Wary o' the Green

Irishman Mossy Moran will take Cleveland over his homeland. And a Guinness, please.

Mossy Moran, between swigs of Guinness.
Mossy Moran, between swigs of Guinness.
Mossy Moran is getting thirsty. He's a few Irish rebel songs into his first set at the Castlebar Inn, a small pub near Kamm's Corners, but he's not about to wait until he's finished playing his song. Moran grabs the full pint of stout from the barstool in front of him with his teeth, lifts the glass to an angle that allows the black liquid to flow into his mouth, and drains it in one gulp, all the while playing his guitar as smoothly as the Guinness goes down his throat.

Not exactly Jimi Hendrix, but do not try this at home.

Home for Mossy Moran was, until the autumn of 1996, Waterford, Ireland. It's now Willoughby, where he lives with an American wife and a daughter on the way. Why America, and why Cleveland? And why the East Side? Doesn't Moran know it's the West Side that's Cleveland's "Little Mayo?"

"I left Ireland to get away from the Irish," he declares. "If I wanted to live near Irish people, I never would have come here."

In all seriousness?

"I met a couple of tourists in a hotel in Waterford, where I was working," Moran says. "They asked if I was interested in coming to Cleveland. I said, "Sure, why not?' I'll go anywhere if the money's good. I'm a prostitute for music."

And business is good. With St. Patrick's Day falling on a Friday this year, Moran, 29, naturally has a busy weekend ahead of him. But even when it's not the season when everyone pretends to be Irish, Moran keeps busy.

"If I only work three nights in a week, that's a very slow week for me," he says. "And I do like being in Cleveland. I love the size of it. It's not too big and not too small. I was surprised to find it as laid back as I did."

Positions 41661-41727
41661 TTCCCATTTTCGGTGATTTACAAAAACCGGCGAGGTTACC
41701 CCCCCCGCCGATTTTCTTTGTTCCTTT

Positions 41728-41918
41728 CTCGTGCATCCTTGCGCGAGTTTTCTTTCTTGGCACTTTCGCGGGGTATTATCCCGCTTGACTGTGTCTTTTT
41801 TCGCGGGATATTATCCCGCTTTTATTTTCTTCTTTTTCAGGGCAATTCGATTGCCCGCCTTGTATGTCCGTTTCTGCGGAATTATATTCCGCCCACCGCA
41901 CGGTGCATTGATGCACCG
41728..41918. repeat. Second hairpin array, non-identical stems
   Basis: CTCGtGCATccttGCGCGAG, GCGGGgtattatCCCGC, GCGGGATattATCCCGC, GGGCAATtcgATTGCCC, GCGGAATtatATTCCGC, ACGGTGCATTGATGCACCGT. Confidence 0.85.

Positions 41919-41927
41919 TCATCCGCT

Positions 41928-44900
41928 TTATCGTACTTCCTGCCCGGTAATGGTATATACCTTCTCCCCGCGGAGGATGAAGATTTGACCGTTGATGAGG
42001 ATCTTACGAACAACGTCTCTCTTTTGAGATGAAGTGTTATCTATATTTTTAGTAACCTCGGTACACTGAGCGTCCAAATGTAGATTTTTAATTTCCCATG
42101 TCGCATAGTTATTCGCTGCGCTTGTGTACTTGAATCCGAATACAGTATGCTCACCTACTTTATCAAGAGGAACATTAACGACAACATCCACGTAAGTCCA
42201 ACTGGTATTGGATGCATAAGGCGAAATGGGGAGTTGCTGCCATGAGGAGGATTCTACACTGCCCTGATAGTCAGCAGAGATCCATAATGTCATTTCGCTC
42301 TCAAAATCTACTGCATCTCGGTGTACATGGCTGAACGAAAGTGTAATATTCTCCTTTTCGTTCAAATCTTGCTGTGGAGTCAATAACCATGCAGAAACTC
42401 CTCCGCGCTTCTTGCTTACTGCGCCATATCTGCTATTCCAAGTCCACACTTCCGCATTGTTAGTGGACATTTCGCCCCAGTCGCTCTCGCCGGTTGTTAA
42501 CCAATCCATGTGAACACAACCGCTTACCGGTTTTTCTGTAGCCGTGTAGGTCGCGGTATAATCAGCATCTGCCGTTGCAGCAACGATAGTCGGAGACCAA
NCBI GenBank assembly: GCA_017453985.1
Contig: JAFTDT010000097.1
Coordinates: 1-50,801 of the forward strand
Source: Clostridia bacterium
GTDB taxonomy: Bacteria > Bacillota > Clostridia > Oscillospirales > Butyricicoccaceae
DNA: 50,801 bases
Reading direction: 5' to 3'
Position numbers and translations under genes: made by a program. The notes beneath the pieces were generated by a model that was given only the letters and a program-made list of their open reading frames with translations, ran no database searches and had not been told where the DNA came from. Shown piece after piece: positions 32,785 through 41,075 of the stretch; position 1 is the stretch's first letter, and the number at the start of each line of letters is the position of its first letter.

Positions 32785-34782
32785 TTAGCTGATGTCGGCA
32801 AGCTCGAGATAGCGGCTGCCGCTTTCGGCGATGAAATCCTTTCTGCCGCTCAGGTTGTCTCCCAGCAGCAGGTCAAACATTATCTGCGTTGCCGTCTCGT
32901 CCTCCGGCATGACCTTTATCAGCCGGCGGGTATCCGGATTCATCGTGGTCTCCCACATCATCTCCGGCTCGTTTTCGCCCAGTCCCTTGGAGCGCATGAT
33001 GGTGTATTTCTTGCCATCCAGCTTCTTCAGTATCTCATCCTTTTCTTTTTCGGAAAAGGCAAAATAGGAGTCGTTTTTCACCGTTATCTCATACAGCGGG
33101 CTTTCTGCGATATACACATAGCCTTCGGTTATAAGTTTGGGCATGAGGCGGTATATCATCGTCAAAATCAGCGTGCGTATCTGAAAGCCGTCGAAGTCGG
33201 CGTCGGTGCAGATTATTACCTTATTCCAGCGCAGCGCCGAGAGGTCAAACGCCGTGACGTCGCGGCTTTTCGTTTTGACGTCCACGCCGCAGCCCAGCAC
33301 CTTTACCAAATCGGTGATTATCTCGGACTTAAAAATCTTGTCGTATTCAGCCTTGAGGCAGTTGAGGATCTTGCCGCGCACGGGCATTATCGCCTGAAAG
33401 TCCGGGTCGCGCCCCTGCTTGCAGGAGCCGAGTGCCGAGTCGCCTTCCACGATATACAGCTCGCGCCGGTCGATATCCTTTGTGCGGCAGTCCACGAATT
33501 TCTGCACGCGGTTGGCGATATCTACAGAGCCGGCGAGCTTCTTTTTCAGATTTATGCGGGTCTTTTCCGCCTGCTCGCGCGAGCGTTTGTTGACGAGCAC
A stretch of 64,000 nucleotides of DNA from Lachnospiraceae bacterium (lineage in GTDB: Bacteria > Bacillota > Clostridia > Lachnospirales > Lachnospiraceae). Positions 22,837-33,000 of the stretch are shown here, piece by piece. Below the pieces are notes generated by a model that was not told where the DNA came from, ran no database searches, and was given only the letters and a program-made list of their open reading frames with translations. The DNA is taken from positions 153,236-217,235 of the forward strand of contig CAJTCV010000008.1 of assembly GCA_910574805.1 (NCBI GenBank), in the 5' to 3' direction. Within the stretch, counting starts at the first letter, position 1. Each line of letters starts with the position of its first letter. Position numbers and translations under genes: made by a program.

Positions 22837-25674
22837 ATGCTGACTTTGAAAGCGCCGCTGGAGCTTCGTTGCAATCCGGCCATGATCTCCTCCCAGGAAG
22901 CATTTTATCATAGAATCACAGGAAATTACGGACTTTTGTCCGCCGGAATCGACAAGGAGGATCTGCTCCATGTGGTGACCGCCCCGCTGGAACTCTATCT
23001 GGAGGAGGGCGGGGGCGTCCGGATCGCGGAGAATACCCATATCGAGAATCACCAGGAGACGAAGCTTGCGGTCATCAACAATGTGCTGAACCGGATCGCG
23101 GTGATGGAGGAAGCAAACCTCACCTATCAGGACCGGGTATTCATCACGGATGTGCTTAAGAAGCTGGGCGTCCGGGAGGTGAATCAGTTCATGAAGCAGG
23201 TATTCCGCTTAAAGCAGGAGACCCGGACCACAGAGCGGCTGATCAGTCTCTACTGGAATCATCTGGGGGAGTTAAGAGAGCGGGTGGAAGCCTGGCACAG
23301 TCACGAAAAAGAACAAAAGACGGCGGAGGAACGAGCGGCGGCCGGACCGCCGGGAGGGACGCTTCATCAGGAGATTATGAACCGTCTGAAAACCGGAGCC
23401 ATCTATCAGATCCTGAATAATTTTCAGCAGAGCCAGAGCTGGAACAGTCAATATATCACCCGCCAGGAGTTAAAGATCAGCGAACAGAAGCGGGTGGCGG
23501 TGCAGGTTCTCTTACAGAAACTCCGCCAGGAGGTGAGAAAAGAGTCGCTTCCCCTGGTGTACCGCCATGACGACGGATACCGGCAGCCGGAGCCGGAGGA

Although he jokes about being willing to follow the money anywhere in the world, that's what stunned Moran the most about being a musician in America. "I got my first gig at Mullarkey's Pub [in Willoughby] the first weekend I was in America," he says. "After my first four nights' work, I had $800 dollars in my pocket. I couldn't fucking believe it.

"I could never see myself living in Ireland again. Maybe in 10 years I'll want to go back. That depends on my wife and my new daughter, and what they want. But the money is so much better here, although the reaction is not as good. It isn't as rowdy as it was when I played in Ireland."

And it isn't as if Moran hasn't experienced hard times in his new country. Has there ever been an immigrant who hasn't, at some point, thought he or she had made a mistake?

"I was alone and broke on my first Christmas Eve," he says. "I called my mother back in Ireland, told her everything was fine. I'd lied, of course. I had 10 dollars and nowhere to go. When I got off the telephone, I cried like a little kid. I thought, "Am I crazy? What the hell am I doing here?'

"I went to a pub. I had just enough money for a hamburger and a beer. I told my story to a young woman, and she got me drunk for free. She wouldn't even let me give her my $10. I couldn't believe someone had shown me that kindness."

And it isn't as if Moran has not had some tough times musically as well. You won't hear his rendition of "Danny Boy" or "I'll Take You Home, Kathleen." As he points out, those songs weren't written in Ireland. Most of his songs are of the rebel variety -- "Come Out, Ye Black and Tans," "The Merry Ploughboy," and the like. Immigrant songs are also a big part of his repertoire. There aren't many love songs in the mix.

Moran got in trouble with a local restaurant/pub that was touchy about music deemed too politically potent. He played "Boys of the Old Brigade," a song of reminiscence about a man's days in the Irish Republican Army. He was told by the proprietor not to play it or any song in that vein that might offend customers with pro-British sympathies.